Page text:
In order to do this we will be implementing a timed ticketing system and all bookings must be made online as this will ensure that we can accurately manage our capacity levels.” As well as managing capacities, the museum will also adhere to social distancing measures. Marc has expanded on some of the logistical issues stating that “COVID-19 safety measures have presented a unique challenge for us when we reopen. We are keen to ensure visitors that they will still have a great day out with us and their safety and enjoyment is our highest priority. In order to ensure their safety and make guests feel comfortable we will be introducing a one-way route, protective screens and cashless payments.” The museum has chosen to reopen on the 75 anniversary weekend of VJ Day, which marks the surrender of Japan and the end of the Second World War. Visitors can come along to the museum and learn about the role of the Fleet Air Arm during the Second World War. They can also see a variety of aircraft that would have been used during the period. As well as this the NMRN will also be marking this special occasion on their digital channels with a series of online virtual events in which they will be working in conjunction with the National Army Museum and the Royal Air Force Museum. The content for the commemoration will be announced over the coming days. On the rest of the year, Marc comments “We are looking forward to the rest of the year and can’t wait to open on this special date. We hope that this will bring more people to the museum so that we can share the incredible stories of the Fleet Air Arm.” For anyone wishing to donate to either Museum in support of their Covid-19 recovery, please visit https:// Tel. 01308 423031 The Marshwood Vale Magazine August 2 2020 25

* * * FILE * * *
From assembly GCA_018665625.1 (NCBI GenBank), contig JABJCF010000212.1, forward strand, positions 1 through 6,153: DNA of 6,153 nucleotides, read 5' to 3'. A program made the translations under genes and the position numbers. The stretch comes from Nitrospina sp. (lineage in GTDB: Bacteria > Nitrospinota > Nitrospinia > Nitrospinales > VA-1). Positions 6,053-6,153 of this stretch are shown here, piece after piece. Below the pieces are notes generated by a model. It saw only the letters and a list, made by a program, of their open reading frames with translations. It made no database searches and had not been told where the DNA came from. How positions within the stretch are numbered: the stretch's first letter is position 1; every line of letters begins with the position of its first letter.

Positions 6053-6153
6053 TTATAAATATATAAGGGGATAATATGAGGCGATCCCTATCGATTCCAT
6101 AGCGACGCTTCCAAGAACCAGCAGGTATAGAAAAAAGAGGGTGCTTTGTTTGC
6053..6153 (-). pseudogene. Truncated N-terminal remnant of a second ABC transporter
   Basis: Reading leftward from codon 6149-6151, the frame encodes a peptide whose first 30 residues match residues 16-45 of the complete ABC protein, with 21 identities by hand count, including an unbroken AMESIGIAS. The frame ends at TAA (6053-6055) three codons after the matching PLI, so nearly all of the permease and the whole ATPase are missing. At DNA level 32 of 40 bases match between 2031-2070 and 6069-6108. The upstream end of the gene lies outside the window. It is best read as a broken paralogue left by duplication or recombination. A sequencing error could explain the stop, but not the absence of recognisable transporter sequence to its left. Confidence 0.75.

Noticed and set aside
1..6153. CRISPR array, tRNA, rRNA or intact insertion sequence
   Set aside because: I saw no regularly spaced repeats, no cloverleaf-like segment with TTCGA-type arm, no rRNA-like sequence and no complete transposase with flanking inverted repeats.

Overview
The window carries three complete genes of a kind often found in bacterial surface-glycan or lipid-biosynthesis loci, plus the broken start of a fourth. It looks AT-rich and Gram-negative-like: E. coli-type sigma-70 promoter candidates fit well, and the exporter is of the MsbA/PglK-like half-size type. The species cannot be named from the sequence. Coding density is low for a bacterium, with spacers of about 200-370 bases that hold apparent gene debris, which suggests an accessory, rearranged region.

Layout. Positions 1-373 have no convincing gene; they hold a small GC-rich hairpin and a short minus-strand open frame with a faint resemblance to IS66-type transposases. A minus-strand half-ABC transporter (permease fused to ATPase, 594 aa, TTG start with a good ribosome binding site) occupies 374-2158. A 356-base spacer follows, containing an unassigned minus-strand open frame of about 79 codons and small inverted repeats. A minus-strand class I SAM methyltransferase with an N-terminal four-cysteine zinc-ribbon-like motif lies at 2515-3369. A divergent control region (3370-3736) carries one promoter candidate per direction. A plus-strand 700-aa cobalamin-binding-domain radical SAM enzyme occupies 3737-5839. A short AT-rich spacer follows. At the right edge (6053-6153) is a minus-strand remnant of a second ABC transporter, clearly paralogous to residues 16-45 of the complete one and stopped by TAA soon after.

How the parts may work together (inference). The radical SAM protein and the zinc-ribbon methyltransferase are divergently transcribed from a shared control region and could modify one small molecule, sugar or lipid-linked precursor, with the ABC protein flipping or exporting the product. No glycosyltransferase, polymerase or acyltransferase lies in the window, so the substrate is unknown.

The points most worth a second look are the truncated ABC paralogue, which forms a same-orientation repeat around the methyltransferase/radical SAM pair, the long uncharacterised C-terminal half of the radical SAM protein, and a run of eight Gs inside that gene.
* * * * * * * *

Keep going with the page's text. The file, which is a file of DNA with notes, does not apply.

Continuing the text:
The Marshwood

Audio Files

Listen to Parts 1 and 2 of our interview with Kathy Crouch

BENEFITS IN THE GARDEN Seth Dellow talks with garden designer Kathy Crouch